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All-terrain vehicles: deadly on and off the road
  1. C Jennissen1,
  2. K Harland1,2,
  3. D Ellis1,
  4. G Denning1
  1. 1Department of Emergency Medicine, University of Iowa Carver College of Medicine, Iowa City, Iowa, USA
  2. 2Injury Prevention Research Center, College of Public Health, University of Iowa, Iowa City, Iowa, USA


    Background The increasing popularity of all-terrain vehicles (ATVs) has been accompanied by an alarming rise in ATV-related deaths.

    Aims/Objectives/Purpose To compare fatal ATV crashes on and off the road in order to more fully understand the contributing factors for deaths at each location.

    Methods A retrospective study was performed using national fatality data from the Consumer Product Safety Commission.

    Results/Outcomes Overall, 62% of US deaths from 1985 to 2009 resulted from on-road ATV crashes. After 1998, on-road deaths increased at a greater rate than off-road deaths (48+2.8 vs 20+1.8 deaths/year), and crashes on the road were three times more likely to result in multiple deaths (p<0.0001). Fatal on-road crashes were also more likely than those off-road to involve vehicles with multiple riders, higher alcohol use, more collision-related events, and more head injuries (p<0.0001 in each case). On-road fatality victims were 46% less likely to be helmeted (p<0.0001). In addition, passengers and operators with passengers were less likely to be helmeted than operators riding alone (p<0.0001), regardless of location. Overall, helmeted victims were half as likely to suffer a head injury (p<0.0001).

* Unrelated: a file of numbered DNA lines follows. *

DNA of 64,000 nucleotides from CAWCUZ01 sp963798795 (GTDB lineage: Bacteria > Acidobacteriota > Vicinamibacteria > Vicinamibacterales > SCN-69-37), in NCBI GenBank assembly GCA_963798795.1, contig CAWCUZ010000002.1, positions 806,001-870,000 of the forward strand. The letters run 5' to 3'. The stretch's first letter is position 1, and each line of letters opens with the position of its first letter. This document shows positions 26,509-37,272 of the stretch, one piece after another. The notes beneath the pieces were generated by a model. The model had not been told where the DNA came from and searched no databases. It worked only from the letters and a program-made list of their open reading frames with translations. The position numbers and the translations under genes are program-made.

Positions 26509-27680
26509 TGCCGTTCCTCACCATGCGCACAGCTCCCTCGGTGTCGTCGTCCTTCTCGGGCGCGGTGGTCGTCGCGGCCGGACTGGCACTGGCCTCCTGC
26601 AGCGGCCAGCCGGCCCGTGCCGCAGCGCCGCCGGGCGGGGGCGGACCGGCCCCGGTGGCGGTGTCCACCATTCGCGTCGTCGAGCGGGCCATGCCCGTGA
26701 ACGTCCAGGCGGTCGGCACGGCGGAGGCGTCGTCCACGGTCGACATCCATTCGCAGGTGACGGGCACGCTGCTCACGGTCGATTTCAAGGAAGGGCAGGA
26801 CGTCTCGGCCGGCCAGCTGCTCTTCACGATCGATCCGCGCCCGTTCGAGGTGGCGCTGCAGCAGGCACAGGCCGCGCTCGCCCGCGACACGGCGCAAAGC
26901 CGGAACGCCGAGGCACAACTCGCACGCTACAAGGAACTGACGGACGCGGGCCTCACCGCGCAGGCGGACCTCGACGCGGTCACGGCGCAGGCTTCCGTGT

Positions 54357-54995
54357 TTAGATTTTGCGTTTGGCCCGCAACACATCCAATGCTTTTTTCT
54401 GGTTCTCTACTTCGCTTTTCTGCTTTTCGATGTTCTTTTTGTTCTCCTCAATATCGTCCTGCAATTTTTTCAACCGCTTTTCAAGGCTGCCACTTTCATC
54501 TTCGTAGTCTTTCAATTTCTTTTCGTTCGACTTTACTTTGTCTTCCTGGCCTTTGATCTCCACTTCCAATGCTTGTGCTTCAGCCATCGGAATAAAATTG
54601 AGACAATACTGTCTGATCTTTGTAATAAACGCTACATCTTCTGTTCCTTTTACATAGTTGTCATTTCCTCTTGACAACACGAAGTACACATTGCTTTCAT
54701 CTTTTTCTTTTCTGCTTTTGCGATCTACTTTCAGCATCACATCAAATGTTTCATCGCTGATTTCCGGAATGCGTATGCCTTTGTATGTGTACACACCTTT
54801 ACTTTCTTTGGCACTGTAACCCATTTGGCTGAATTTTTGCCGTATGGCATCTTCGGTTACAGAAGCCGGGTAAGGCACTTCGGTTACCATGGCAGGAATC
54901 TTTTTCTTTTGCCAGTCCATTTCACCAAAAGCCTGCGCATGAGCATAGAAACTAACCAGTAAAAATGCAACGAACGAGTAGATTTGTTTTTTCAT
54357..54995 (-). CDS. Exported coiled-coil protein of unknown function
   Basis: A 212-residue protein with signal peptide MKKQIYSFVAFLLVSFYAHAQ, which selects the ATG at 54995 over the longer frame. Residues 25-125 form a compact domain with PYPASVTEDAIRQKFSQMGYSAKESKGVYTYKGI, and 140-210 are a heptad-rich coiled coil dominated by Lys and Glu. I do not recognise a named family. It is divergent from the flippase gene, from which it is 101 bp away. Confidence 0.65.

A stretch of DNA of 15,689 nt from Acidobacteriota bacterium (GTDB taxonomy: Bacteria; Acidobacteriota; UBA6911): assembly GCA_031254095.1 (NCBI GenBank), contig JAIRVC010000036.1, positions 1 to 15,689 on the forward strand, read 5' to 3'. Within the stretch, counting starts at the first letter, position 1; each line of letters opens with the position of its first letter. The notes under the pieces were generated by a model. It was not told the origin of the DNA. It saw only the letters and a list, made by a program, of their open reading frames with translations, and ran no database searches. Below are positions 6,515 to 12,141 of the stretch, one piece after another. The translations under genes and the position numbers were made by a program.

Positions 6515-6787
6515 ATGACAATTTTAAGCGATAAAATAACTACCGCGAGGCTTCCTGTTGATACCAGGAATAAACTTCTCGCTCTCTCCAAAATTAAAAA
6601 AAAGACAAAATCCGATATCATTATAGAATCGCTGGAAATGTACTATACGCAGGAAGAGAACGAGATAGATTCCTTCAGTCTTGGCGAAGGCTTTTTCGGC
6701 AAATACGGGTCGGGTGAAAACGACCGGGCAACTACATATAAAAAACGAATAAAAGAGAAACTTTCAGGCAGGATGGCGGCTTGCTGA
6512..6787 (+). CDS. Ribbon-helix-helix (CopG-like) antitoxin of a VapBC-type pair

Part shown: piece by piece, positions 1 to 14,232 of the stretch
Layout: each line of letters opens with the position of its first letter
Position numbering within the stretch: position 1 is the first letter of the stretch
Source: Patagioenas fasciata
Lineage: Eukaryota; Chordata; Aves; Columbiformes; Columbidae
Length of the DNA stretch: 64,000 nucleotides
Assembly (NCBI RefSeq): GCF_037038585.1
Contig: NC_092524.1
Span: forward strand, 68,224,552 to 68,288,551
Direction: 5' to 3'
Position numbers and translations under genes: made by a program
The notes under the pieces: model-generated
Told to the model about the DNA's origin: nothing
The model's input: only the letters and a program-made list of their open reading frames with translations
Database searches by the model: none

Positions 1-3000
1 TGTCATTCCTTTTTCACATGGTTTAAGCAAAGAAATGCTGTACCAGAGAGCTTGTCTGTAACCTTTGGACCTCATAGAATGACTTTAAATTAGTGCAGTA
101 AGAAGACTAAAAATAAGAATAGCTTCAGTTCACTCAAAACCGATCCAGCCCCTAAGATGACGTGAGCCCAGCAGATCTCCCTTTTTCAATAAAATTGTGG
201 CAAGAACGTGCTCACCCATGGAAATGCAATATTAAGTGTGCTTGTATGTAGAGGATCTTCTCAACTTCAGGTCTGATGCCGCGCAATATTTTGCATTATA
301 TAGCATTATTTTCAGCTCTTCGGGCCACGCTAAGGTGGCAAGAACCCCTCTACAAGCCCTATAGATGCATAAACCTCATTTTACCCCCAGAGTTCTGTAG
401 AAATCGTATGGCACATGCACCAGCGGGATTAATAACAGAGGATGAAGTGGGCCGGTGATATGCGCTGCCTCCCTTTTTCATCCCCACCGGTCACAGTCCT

Significance/Contribution to the Field The majority of US ATV-related deaths have resulted from on-road crashes. We hypothesise that risk factors, like passengers and alcohol, exacerbate the challenges of safely operating ATVs on road surfaces, and that higher crash forces from greater speed and lack of protective equipment on the road increase head injuries that result in death. Getting ATVs off the roads may be an effective way to reduce ATV-related deaths.

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